- Australia in England 2012
Australia coach: England have bullied us
Shocked by the margin of Australia's ODI series defeat to England, the coach Mickey Arthur has challenged the tourists to stand up to the bullying they have received so far in the final match at Old Trafford on Tuesday. In a stinging assessment of the one-day side, Arthur said there had been "something missing" for Australia in the 50-over format since he took over as coach last November, and stated the team had been too submissive in allowing England to sail to a decisive 3-0 series lead - inflicting the first series loss of the captain Michael Clarke's 15 months in charge - for the cost of just 11 wickets.
Arthur gave the touring team a stern post-match address following the eight-wicket hiding suffered at Chester-le-Street, and followed it up by airing his concerns in public. While he did not question his players' work-rate or desire to succeed, he was worried about the vast gap that had emerged between training displays and what they were then capable of in the middle. Arthur was at a loss to explain why the ODI team had battled over a period in which the Test side has gathered strength.
"I think our Test team is really good, it's really settled, it's got that hard edge. The Twenty20 team, we haven't really had that much time together, but the one-day team there's just that something missing," Arthur said. "I've said it all through our home summer, there's just something missing. I'm not sure what it is. Is it character, is it ambition? I'm not sure - there's just something clearly missing. I've challenged the players, I'll always be honest and I'll say it how it is. I'm really looking for a response.
"I want to see a bit of mongrel come Tuesday, I really do. I think we've been a bit submissive this whole series. We've allowed [ourselves] to be bullied, and we're better than that. I don't think we've had a presence this series. I'm talking absolute presence when batters are out there, like the presence our Test team had against India - when we walked on that field there was body language, we were strong, we were decisive, there was that presence.
"But we haven't had that presence in our one-day side. We didn't really get that presence in our one-day side through the international summer at home as well, and that's something we've been fiddling with, trying to get. We just don't seem to have the answers at the moment."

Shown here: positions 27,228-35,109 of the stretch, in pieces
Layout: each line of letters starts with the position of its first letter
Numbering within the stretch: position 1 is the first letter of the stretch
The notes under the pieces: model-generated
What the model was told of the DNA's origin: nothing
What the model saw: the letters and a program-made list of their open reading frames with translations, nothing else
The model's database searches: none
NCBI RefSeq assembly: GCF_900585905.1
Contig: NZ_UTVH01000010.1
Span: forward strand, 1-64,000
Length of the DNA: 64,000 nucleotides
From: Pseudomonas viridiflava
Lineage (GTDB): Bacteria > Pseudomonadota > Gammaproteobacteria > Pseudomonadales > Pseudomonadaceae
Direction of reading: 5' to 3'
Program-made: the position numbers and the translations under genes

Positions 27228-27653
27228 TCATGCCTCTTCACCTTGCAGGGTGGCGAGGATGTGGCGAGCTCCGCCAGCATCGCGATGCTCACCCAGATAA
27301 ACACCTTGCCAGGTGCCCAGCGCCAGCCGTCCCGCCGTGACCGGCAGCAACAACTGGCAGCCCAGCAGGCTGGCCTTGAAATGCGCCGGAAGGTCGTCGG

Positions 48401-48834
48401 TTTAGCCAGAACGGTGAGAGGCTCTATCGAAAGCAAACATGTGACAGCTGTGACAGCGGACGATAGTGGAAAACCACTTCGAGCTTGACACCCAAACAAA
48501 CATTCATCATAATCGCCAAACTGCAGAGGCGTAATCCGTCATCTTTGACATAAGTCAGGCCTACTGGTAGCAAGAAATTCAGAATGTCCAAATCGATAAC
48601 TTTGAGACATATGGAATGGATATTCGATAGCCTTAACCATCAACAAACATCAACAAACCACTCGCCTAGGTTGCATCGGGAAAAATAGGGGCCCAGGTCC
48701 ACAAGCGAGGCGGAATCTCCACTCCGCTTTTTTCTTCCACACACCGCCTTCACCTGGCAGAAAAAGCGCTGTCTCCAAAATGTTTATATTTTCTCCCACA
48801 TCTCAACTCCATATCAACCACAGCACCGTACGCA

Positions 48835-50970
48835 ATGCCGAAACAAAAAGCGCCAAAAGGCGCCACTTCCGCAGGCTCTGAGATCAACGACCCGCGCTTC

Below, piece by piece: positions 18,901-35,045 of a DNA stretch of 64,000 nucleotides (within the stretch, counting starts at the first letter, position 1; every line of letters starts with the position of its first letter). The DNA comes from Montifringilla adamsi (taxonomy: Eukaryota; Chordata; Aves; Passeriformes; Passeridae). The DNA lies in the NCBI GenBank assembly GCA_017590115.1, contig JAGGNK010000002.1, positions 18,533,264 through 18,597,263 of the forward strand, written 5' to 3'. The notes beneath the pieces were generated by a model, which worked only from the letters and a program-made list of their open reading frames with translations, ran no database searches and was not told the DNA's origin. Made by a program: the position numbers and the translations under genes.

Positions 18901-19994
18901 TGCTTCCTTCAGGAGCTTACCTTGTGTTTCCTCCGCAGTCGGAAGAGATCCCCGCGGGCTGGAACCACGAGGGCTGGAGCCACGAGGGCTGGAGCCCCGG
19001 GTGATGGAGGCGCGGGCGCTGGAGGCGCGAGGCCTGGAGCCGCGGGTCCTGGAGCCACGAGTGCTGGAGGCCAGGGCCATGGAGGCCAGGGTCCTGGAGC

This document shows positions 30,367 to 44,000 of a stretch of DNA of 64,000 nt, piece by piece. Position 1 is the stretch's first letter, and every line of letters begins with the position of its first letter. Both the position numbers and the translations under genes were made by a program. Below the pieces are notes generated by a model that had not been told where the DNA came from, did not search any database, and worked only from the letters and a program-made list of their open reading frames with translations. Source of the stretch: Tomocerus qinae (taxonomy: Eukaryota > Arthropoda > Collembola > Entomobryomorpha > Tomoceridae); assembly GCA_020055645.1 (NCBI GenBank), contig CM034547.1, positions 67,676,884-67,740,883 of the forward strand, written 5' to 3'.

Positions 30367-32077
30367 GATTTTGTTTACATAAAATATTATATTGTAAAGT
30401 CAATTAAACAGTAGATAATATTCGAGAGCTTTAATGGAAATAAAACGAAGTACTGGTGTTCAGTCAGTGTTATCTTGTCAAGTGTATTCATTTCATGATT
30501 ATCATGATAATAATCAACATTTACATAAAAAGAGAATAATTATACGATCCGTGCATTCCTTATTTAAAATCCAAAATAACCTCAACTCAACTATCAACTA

Since losing despite having the better of the conditions in the series opener at Lord's, Australia have laboured under the weight of their own expectations. With each match the margin of defeat has only grown, making many of the tourists' pre-series boasts look empty in the extreme. The most pointed of these was the prediction that England's batting was on the thin side due to the selection of five bowlers. Having highlighted Tim Bresnan's presence at No. 7 as a possible weakness, the tourists are yet to bowl at him.
"When we won the toss in favourable conditions at Lord's, I thought we bowled well. I'm certainly not having a go at any of the bowlers. I thought we bowled well," Arthur said. "England just seemed to find a way though, you looked at the scoreboard and they were 60 for 0, it was bizarre. We felt as though we'd beaten the bat and were well on top, but you looked at the scoreboard and they were 60 for 0 in about the 18th over.
"I guess in both disciplines we haven't found that way, and that's disappointing and worrying me a bit to be honest. I'm searching, I'm looking for those answers, I'm looking for that mongrel, looking for that guy who's going to stand up and change the game. We're looking for the guy who's going to take responsibility and say, 'I'm the champ, I want to change momentum in a game.' We seem to be a little bit submissive - we haven't stood up and we haven't grasped an opportunity like England have.
"We've spoken at length that if we can get them three down we're towards Craig Kieswetter then we're into Bresnan. Well, we've seen Kieswetter bat once at Lord's and we haven't seen Bresnan bat yet. And yet our batters, who are world class, seem to be getting out and put under the pump. Again, hats off to England, they're outstanding, but they're only doing the basics well. Cricket's about basics - we've got to do the basics better, we've got to be nailing those basics. I want to see them nail the basics like we do in training. We don't do it in the middle, and that's my worry, that's what I'm looking for."
A fourth defeat at Old Trafford would all but guarantee Australia's loss of the world No. 1 ranking in the ODI format to the winner of the subsequent series between England and South Africa. The ceding of top spot would confirm the slide of the one-day team from the group of solid practitioners who held on to top spot through the years of decline experienced by the Test side, to the muddled team swept away by England in this series.
"We're a changing team as world No.1, and I'm not having a character assassination of our team at all," Arthur said. "I'm looking for answers that are going to strengthen our team and lift our team again. It's certainly not a character assassination of them. I know those guys are bursting a gut to go out and do well. For us as management it's about finding that balance between their talent and performance, but somehow they are just not transforming that. That is what is perplexing me."
Daniel Brettig is an assistant editor at ESPNcricinfo. He tweets here